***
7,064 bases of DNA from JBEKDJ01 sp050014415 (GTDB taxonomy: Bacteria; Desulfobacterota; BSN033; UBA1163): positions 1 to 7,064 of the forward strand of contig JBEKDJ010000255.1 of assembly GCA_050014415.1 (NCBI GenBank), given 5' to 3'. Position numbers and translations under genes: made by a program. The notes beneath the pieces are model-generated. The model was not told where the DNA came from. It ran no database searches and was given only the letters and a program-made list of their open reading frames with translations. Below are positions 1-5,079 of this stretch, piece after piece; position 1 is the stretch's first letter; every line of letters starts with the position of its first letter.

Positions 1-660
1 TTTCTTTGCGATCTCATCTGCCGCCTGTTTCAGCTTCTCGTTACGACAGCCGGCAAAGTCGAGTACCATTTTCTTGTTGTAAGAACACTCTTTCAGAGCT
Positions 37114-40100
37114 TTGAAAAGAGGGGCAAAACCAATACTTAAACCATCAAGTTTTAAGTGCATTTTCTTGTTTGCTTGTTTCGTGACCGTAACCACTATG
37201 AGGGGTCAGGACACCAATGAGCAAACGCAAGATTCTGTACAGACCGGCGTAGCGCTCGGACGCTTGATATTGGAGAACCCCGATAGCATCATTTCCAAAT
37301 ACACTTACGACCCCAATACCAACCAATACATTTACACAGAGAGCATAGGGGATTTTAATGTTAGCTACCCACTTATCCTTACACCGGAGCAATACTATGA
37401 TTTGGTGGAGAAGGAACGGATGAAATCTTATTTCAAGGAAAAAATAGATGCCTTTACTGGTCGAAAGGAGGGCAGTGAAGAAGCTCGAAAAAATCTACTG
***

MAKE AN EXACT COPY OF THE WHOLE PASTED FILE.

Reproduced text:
7,064 bases of DNA from JBEKDJ01 sp050014415 (GTDB taxonomy: Bacteria; Desulfobacterota; BSN033; UBA1163): positions 1 to 7,064 of the forward strand of contig JBEKDJ010000255.1 of assembly GCA_050014415.1 (NCBI GenBank), given 5' to 3'. Position numbers and translations under genes: made by a program. The notes beneath the pieces are model-generated. The model was not told where the DNA came from. It ran no database searches and was given only the letters and a program-made list of their open reading frames with translations. Below are positions 1-5,079 of this stretch, piece after piece; position 1 is the stretch's first letter; every line of letters starts with the position of its first letter.

Positions 1-660
1 TTTCTTTGCGATCTCATCTGCCGCCTGTTTCAGCTTCTCGTTACGACAGCCGGCAAAGTCGAGTACCATTTTCTTGTTGTAAGAACACTCTTTCAGAGCT
Positions 37114-40100
37114 TTGAAAAGAGGGGCAAAACCAATACTTAAACCATCAAGTTTTAAGTGCATTTTCTTGTTTGCTTGTTTCGTGACCGTAACCACTATG
37201 AGGGGTCAGGACACCAATGAGCAAACGCAAGATTCTGTACAGACCGGCGTAGCGCTCGGACGCTTGATATTGGAGAACCCCGATAGCATCATTTCCAAAT
37301 ACACTTACGACCCCAATACCAACCAATACATTTACACAGAGAGCATAGGGGATTTTAATGTTAGCTACCCACTTATCCTTACACCGGAGCAATACTATGA
37401 TTTGGTGGAGAAGGAACGGATGAAATCTTATTTCAAGGAAAAAATAGATGCCTTTACTGGTCGAAAGGAGGGCAGTGAAGAAGCTCGAAAAAATCTACTG